Nyetimber reports £20m deficit but sales rise

Nyetimber has reported trading losses and a ‘net asset deficiency’  of £20 million for the year to 31st December – but says it is on track to long-term expansion.

Pos_Rolling Stones Event_Nyetimber (2)The English sparkling wine company’s which has 145 hectares of vines across eight sites, including six in West Sussex and two Chardonnay vineyards in Hampshire, reported assets up £2m in its subsidiary company Nyetimber Limited, with a topline figure showing liabilities of up to £20m highlighted the long-term nature of building profitability in wine production.

“The company continues to invest in production of stocks, which take a significant time to mature into saleable conditions. As a result, the company has sustained trading looses during the year and ” it explained.

A spokesman told db that as a luxury brand Nyetimber had made a long term commitment to “its passionate and relentless pursuit of excellence” and that it was proud of its expanding presence in the market. 
We remain committed to investing not only into our own development but into realising the phenomenal potential of the English Sparkling Wine category as a whole. We are continually investing into the brand, the necessary infrastructure to support our continued expansion and the recruitment of top tier talent necessary to deliver and improve upon the level of quality we strive to achieve.”
The company, which was the first English sparkling estate to plant Chardonnay and Pinot Noir and the first to use the three Champagne varieties to make traditional method fizz, started harvest on 12th October.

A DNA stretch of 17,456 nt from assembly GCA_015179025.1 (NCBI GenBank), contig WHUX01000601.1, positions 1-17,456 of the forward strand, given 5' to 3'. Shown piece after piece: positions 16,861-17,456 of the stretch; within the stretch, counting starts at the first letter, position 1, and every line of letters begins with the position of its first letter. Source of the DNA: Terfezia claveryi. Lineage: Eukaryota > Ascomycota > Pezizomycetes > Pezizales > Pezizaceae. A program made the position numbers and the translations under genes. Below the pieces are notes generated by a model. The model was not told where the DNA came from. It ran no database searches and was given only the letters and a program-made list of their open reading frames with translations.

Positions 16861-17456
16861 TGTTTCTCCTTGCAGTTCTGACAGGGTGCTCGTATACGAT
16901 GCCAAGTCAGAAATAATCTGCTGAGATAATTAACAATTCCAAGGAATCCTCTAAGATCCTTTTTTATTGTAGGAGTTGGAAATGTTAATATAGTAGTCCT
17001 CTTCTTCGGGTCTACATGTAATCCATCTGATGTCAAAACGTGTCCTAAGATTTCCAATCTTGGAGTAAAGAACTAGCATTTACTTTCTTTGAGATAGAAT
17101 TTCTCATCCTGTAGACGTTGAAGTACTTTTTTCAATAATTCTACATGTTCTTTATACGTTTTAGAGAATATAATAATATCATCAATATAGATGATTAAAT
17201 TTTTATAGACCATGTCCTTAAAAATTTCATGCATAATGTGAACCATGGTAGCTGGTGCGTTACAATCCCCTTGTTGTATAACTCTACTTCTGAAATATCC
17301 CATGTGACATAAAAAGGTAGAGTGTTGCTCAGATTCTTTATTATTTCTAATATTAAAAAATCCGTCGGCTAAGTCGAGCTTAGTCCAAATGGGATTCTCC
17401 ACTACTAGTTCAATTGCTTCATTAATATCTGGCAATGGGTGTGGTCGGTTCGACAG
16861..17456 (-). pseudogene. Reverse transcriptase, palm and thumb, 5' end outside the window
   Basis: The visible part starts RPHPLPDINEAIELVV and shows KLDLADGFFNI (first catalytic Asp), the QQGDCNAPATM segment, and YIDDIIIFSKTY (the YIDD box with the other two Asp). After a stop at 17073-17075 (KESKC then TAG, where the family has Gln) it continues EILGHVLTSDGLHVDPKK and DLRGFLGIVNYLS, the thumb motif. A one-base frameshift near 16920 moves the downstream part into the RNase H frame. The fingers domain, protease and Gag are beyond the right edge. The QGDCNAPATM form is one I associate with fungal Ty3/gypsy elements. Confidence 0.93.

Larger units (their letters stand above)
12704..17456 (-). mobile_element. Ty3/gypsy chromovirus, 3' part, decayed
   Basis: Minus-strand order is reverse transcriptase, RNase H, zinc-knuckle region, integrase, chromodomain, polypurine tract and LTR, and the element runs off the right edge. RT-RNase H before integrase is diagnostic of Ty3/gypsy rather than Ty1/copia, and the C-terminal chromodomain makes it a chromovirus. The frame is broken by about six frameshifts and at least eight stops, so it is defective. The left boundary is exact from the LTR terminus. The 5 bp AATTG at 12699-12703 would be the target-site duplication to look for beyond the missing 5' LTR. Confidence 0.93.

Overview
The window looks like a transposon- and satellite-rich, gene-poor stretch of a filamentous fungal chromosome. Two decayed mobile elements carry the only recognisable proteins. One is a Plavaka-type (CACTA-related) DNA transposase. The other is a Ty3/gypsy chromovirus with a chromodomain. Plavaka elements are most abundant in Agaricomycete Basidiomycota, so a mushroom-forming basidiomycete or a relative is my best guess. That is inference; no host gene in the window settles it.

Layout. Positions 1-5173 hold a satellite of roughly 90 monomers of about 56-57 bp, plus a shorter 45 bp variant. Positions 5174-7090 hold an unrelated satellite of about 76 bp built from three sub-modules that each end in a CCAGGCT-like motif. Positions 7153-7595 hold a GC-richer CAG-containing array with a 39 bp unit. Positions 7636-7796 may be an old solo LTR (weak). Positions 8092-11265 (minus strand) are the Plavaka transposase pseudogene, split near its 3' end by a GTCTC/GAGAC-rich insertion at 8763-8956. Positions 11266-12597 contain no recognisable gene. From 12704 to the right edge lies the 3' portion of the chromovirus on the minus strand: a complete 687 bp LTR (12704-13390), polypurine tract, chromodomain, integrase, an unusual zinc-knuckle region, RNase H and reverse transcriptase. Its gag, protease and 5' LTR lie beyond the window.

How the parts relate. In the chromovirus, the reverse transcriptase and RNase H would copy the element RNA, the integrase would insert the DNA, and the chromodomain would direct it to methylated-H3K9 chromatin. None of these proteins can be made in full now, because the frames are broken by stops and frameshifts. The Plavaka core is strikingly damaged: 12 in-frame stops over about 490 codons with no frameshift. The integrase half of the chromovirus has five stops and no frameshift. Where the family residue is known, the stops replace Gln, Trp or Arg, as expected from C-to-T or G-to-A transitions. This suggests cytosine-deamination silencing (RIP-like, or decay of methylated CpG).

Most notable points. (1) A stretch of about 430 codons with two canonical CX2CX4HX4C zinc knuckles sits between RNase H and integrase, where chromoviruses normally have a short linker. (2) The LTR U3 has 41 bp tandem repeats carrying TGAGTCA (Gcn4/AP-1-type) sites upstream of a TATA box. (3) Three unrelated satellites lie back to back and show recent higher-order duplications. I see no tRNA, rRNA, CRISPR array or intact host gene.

“We are pleased to report that our early impression of this year’s harvest has been one of very good quality. However due to frost and other weather circumstances, the yield is low this year,” the spokesman continued. 
Two weeks ago English Wine Producers heralded the 2016 vintage as a fantastic vintage for the UK” following the warm summer that led to early ripening, which was likely to lead to high quality and yield that was “a good average”, but distinguished wine critic Steven Spurrier,  who owns the Bride Valley vineyard in west Dorset,  disputed the claim as exaggerated, saying yields were less than a third that he needed to break even. Bride Valley vineyard manager Graham Fisher later told db “the yields are rubbish”, although hopefully of “top notch” quality.

Earlier this year Nyetimber, which did not make any wine during the 2012 vintage, saying it was too wet and cold for the grapes to ripen sufficiently, announced the launch of its second Tillington Single Vineyard vintage, the 2010, which will be available from £75 a bottle.

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